Marijn Spruit


October 2018

Marijn has been the Chief Economist for Shell Trading and Head of Oil Markets Analysis since April 2018. After graduating in Mechanical Engineering at Delft University in the Netherlands, Marijn joined Shell in 1992. He has held positions in Refining, Supply, Chemicals, Lubricants and Strategy before becoming Production Manager at the Pearl GTL plant in Qatar in 2012. Most recently, Marijn led the Kashagan Oil Field development project in Kazakhstan to a successful start-up as GM Operations.

 

How does the oil markets analysis team support Shell’s trading businesses?

My role is to advise Shell’s trading organisation on short term dynamics impacting the global oil markets, and I lead the team that models the future crude, oil products and chemicals trends. Our team also provides supply and demand analysis and pricing models to support strategic planning and capital investment decisions across the Royal Dutch Shell Group.

 

What are some of the biggest opportunities for today’s global oil market?

With all the headlines on trade wars, sanctions, Turkey, Argentina, etc., we sometimes lose sight of the fact that the growth of oil product demand is continuing at an unprecedented pace. For example, the growth in US crude supply has so far prevented crude price hikes above the $100 per barrel levels that we saw in the past. If you add in the historically low stocks and a low spare crude supply capacity, then volatility in prices could increase significantly.

At the same time, we see more and more data and information coming to our attention. This has changed quite a bit in even just the past few years and it’s something that will continue to evolve. In today’s world, information is instantaneous. Using digitalisation to build a fundamental understanding is a key opportunity in our business.

Another area we are still coming to grips with is the potential for light tight oil in the US and elsewhere. What we have seen over the last five years has been very impressive as it has completely changed the oil supply picture.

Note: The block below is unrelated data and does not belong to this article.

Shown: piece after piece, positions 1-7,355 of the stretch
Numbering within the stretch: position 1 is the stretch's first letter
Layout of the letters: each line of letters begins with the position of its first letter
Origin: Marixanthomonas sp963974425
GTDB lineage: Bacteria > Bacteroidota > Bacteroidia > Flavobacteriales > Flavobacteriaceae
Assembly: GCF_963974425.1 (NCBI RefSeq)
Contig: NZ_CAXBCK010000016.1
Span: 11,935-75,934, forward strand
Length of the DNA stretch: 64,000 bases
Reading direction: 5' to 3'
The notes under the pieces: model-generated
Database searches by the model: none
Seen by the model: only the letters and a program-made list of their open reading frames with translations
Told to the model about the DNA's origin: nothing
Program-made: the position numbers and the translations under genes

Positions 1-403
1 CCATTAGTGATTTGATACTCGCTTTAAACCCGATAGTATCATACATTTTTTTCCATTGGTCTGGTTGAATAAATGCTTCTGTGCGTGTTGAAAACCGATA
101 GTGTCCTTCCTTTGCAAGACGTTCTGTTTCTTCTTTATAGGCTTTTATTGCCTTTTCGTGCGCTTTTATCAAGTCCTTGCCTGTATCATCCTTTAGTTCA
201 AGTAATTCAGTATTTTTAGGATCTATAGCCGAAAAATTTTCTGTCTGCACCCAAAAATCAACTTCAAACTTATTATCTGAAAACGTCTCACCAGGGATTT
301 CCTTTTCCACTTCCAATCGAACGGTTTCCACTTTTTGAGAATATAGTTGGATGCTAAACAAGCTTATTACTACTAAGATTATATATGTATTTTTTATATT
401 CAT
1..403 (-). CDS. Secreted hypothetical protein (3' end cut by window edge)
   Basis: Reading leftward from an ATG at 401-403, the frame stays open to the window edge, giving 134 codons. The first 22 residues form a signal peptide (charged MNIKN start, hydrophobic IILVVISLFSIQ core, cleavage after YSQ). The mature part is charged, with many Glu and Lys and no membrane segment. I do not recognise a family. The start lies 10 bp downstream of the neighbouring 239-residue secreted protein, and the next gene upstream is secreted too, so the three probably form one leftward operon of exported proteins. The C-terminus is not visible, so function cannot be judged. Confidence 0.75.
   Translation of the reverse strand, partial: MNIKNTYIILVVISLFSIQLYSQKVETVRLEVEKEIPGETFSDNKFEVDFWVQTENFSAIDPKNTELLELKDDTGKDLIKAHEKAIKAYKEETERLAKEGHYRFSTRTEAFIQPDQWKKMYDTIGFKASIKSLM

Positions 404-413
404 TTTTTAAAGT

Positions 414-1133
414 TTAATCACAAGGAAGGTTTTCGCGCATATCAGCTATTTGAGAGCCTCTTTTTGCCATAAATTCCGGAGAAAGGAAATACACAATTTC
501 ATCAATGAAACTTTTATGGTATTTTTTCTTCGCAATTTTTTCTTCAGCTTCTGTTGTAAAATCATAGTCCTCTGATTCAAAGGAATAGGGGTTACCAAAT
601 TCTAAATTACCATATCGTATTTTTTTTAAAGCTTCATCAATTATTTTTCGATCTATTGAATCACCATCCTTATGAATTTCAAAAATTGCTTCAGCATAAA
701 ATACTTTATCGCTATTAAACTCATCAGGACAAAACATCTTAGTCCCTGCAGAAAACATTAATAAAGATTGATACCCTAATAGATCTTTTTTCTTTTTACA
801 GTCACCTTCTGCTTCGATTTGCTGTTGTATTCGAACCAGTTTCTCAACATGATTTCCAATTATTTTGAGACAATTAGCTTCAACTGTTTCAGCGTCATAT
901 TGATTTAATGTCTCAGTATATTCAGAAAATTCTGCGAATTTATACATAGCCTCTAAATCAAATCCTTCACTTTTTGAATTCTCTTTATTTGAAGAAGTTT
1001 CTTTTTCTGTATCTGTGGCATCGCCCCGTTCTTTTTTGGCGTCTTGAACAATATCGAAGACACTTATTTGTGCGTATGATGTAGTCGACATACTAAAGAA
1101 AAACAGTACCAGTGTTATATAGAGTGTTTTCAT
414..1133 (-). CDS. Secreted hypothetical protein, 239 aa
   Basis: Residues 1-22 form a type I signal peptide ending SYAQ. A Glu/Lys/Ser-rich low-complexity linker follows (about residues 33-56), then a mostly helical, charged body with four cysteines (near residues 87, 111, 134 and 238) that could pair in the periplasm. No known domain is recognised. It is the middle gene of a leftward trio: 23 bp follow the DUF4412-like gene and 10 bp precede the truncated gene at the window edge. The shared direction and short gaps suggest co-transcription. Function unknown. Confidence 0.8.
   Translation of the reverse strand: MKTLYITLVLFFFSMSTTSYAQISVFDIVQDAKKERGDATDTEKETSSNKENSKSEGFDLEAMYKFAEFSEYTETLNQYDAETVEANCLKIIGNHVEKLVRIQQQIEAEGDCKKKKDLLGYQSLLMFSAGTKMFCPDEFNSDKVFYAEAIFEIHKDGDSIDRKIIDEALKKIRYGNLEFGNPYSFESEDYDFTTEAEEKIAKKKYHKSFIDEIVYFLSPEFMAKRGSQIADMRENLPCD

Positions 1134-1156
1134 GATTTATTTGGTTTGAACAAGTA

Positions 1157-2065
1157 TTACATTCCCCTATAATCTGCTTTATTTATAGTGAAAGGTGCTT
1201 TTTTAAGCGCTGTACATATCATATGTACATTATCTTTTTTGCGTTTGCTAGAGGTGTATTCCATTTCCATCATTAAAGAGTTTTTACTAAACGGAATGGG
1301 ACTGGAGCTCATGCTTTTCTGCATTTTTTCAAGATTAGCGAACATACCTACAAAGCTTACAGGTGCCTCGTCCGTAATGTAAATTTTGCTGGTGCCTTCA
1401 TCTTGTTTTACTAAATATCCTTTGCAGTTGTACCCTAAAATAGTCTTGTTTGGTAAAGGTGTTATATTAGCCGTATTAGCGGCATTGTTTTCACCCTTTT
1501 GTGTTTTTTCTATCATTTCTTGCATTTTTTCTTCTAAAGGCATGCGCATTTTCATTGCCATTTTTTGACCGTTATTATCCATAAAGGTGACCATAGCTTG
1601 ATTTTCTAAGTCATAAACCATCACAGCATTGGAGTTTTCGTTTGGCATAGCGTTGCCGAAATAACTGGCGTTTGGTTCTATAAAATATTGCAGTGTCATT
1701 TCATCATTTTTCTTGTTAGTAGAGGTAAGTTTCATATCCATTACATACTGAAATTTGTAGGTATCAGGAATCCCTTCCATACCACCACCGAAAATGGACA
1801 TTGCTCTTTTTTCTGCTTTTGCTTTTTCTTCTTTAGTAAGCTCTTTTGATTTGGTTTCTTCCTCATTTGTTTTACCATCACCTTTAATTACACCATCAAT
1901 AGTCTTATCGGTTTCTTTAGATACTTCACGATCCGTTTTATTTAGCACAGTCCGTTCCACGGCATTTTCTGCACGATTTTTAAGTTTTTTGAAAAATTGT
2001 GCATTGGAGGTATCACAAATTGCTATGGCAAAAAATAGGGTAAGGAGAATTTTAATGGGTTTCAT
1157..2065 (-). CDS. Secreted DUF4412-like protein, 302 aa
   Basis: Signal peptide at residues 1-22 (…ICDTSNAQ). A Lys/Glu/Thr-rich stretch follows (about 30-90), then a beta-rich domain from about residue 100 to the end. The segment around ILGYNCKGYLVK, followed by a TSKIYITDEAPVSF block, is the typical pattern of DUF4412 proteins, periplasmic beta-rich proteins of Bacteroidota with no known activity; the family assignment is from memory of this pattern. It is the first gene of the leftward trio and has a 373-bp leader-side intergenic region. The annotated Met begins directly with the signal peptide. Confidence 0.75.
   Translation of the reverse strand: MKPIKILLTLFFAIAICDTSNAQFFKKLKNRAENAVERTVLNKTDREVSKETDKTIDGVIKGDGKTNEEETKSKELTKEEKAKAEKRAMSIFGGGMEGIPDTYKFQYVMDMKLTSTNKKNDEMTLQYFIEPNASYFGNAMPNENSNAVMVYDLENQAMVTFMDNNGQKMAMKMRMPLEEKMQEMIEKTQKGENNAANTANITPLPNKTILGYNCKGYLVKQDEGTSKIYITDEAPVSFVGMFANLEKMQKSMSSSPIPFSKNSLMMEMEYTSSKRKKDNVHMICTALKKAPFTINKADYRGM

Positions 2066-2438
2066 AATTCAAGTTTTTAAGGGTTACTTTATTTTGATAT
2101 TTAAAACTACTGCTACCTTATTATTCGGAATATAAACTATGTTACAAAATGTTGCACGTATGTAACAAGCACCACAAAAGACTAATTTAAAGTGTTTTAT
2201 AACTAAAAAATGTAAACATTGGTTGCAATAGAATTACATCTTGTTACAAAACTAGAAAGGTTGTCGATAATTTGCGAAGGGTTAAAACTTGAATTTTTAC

A third opportunity is to use this demand growth alongside the changing mobility needs to transform the energy markets with other offerings, such as more renewables and cleaner fuels.

 

What are some of the biggest threats/risks?

The energy transition is the biggest challenge for the oil industry in the years to come. The energy transition is underway, and it will unfold differently in different sectors as there will be different drivers in different countries. In today’s world, oil continues to play a fundamental role in global energy and fossil fuels are expected to remain essential despite high renewables growth. How oil’s supply and demand picture plays out in the long-term remains to be seen, but we are certainly assessing various scenarios to ensure Shell continues to remain relevant whatever the outcome.

In the shorter term, risks are primarily in the stability of emerging markets, trade wars, Iran, regional stability and the growing global debt mountain.

Of a different order, but still a key challenge for our business, is the attractiveness of Shell as an employer for future generations. In my view, the oil side of Shell will continue to be a very attractive place to work in for many years to come. We will need to ensure that we continue to attract the top talent required to face the opportunities and challenges ahead.

 

What do you enjoy doing in your spare time?

I like to travel and cook.  I also enjoy spending time with my wife and three teenagers.

 

What are your thoughts on China’s position in global oil markets?

Even with the current slowdown, China continues to have the largest demand growth in oil product markets, and China continues to be a very important market for us.

Refinery new builds have been more or less in pace with demand, but the sheer size of the China oil supply and demand balance means that small domestic changes in demand, regulations, stocks, etc. have a direct impact on the global oil balances, and therefore, prices.

The key will be to understand whether the current slowdown will remain gradual or accelerate, which in the latter case could have a global impact.

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